Monday, November 5, 2012

Steller's Jay and the tragic Bering Landing

The Steller's Jay is often incorrectly called a Blue Jay in British Columbia after all it is mainly blue except for its coal black head and neck.  It is not a Blue Jay.  It is a rather feisty, squawky, fleet flyer and the provincial bird of the province of British Columbia  since 1987.  Common to the Chilliwack* Fraser Cheam area Steller's Jay loves to scold and heckle; the one pictures above was taken in my backyard Norwegian Maple Tree caught here in full fall colour.  I recall that it had a lot to say. I thought for a time this bird was called a "Stellar" Jay.  I reasoned that as the stratosphere goes from dark blue into the blackness of space this was a fine and proper name for such a bird whose plumage follows a similar pattern.  Wrong.  Turns out this name has a much more remarkable story attached to it. Georg Wilhelm Steller (1709 - 1746) was a German born naturalist and part of Vitus Bering's original crew; the first Europeans to winter on the North Pacific Coast of North America.  Bering, a Danish born Russian explorer had been encouraged to explore the northern Pacific by Tsar Peter the Great. Having crossed what we now call the Bering Sea he sighted North American soil on July 17, 1741 and was congratulated by his men.  He told Georg Steller, "We think now we have accomplished everything, and may go about greatly inflated, but they do not consider where we have reached land, how far we are from home, and what may yet happen. Who knows but that perhaps trade winds may arise that may prevent us from returning? We do not know this country, nor are supplied with provisions to keep us through the winter."  Prophetic words.... What of Georg Wilhelm Steller?  Like a scene from Master and Commander he had to beg Bering to give him a frantic ten hour period so that he could go ashore and catalogue an array of creatures never known to Europeans before then. One of these was Steller's Jay. Months passed, summer became fall, July, August, September, October with the hardships of winter in a new land fast approaching and scarce resources on board. Vitus Bering, became ill turning over command to his second in command Sven Waxell.  A perilous situation far from home, Waxell wrote, "By now so many of our people were ill that I had, so to speak, no one to steer the ship.  Our sails, too, had worn so thin that I expected them to fly off at any moment.  When it came to a man's turn at the helm, he was dragged to it by two other of the invalids who were still able to walk a little, and set down at the wheel.  There he had to sit and steer as well as he could, and when he could sit no more, he had to be replaced by another in no better case than he...Our ship was like a piece of dead wood, with no one to direct it. We had to drift hither and thither at the whim of the winds and waves.  I tried to instill courage into the men, appealing to them; for there was no question of exerting authority in such a situation, where desperation already held sway."   It was decided on November 4, 1741 to anchor at what they thought was Russian territory but was actually some 175 km away.  Unable to anchor properly due to the harsh conditions of wind and surf the ship was eventually destroyed and the crew forced onto an island. Waxell wrote "Our plight was so wretched that the dead had to lie for a considerable time among the living, for there was none able to drag the corpses away, nor were those who lived capable of moving away from the dead.  They had to remain lying all mixed up together in a ring with a little fire in the centre."  The death toll mounted with the blue foxes eating the hands and feet of the corpses before they could be moved away. Commander Vitus Jonassen Bering passed away December 8, 1741 on this isalnd today called Bering Island fulfilling his deepest fears.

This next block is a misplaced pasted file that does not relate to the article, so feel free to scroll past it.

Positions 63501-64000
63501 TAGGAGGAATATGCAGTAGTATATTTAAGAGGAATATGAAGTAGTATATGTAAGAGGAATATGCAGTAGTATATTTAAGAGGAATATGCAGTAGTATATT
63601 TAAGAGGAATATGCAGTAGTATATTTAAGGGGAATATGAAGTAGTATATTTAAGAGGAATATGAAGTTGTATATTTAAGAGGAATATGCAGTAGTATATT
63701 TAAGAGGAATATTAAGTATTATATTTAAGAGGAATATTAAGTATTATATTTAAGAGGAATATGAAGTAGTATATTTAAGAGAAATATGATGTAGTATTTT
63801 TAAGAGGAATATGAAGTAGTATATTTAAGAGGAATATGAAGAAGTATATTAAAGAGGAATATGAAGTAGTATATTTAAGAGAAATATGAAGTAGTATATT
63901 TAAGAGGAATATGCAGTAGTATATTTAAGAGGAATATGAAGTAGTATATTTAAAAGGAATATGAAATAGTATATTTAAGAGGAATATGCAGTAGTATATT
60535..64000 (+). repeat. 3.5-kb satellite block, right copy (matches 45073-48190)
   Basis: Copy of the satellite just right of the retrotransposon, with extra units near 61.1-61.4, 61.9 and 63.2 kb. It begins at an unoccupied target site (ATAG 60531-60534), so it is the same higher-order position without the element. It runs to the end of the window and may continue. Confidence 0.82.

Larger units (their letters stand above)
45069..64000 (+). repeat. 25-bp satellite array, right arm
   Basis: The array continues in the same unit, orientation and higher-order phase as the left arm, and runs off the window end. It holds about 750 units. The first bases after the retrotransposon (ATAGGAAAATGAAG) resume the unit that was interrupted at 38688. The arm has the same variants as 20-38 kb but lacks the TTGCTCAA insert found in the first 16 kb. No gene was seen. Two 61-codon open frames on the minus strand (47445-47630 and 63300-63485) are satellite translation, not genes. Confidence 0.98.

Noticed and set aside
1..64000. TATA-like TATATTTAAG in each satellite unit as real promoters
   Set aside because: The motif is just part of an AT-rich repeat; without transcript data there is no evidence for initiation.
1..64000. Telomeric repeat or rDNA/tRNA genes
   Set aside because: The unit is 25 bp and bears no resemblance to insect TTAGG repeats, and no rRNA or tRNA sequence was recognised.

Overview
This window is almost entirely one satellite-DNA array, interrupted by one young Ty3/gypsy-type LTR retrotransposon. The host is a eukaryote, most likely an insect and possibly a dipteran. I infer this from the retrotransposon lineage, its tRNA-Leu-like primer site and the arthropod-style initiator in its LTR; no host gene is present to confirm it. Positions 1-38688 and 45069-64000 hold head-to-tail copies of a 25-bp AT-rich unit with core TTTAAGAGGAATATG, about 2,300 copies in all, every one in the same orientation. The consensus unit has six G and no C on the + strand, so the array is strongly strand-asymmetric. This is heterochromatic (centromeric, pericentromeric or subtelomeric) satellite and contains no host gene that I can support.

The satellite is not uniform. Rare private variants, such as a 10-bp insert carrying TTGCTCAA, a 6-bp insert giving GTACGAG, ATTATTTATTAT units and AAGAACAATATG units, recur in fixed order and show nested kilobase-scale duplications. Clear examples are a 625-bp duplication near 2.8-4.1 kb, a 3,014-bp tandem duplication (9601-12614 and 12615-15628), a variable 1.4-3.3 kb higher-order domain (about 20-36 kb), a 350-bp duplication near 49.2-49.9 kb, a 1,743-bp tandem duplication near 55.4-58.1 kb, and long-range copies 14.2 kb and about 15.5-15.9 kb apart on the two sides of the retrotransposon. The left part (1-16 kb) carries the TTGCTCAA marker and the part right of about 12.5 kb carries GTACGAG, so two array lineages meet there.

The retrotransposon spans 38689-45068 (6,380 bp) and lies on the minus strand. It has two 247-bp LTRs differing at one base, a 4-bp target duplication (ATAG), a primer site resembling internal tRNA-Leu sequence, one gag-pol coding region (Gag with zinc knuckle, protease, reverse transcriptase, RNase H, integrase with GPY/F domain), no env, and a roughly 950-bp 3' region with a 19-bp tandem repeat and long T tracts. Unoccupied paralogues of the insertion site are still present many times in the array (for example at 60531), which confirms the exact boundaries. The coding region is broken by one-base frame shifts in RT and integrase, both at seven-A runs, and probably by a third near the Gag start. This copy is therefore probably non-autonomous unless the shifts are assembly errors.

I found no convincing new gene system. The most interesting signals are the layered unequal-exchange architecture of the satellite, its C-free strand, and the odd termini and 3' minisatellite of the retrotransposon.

From the wreckage of the ships the crew built a fragile craft and 14 months later returned to the Kamchatka mainland of Russia.  It is noted that Georg Steller's care and ability to locate greens and animals necessary for the remaining crew helped them survive the winter.   The naming of the Steller's Jay has quite a history and comes with a tale of great distress, hardship, courage and perseverance along the Bering Sea. Source: First Invaders The Literary Origins of British Columbia by Alan Twigg 2004 Ronsdale